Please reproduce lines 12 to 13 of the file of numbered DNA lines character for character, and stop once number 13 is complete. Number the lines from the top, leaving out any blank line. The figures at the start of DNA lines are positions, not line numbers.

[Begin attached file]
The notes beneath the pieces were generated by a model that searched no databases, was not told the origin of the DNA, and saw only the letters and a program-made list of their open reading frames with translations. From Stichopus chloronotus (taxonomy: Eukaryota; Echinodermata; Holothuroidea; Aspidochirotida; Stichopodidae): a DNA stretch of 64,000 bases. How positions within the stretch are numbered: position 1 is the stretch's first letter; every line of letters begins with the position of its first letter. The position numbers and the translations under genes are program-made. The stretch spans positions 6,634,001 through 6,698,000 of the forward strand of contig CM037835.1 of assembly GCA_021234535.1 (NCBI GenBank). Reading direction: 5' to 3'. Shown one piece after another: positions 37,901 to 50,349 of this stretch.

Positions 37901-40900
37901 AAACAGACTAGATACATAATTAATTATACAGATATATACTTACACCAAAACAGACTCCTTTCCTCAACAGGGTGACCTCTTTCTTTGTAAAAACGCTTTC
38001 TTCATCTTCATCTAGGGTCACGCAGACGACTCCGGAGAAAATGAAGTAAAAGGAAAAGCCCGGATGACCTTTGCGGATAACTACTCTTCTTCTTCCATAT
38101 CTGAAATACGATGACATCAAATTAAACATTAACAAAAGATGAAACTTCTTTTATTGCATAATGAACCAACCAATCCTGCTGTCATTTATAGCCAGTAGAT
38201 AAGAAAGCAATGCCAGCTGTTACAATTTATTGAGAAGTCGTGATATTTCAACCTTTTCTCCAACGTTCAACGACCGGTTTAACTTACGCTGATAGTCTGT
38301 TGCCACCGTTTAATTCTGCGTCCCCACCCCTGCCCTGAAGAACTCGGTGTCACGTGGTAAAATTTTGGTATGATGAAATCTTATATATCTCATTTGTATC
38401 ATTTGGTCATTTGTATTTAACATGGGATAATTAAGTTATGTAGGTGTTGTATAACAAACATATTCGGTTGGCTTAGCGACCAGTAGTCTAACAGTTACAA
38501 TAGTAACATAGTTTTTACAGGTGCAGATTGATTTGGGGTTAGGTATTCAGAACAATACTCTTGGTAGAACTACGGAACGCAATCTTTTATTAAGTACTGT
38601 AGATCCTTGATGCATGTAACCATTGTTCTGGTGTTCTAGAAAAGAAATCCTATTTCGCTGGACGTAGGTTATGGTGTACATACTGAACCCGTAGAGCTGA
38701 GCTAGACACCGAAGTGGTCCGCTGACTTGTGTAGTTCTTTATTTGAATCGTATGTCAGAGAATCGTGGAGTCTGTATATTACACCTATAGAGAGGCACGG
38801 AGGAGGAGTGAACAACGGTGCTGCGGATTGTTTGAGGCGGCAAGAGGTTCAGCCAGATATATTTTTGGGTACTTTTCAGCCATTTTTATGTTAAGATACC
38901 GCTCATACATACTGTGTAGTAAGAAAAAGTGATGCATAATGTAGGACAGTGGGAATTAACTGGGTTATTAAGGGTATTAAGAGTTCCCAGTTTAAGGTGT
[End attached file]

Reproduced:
38801 AGGAGGAGTGAACAACGGTGCTGCGGATTGTTTGAGGCGGCAAGAGGTTCAGCCAGATATATTTTTGGGTACTTTTCAGCCATTTTTATGTTAAGATACC
38901 GCTCATACATACTGTGTAGTAAGAAAAAGTGATGCATAATGTAGGACAGTGGGAATTAACTGGGTTATTAAGGGTATTAAGAGTTCCCAGTTTAAGGTGT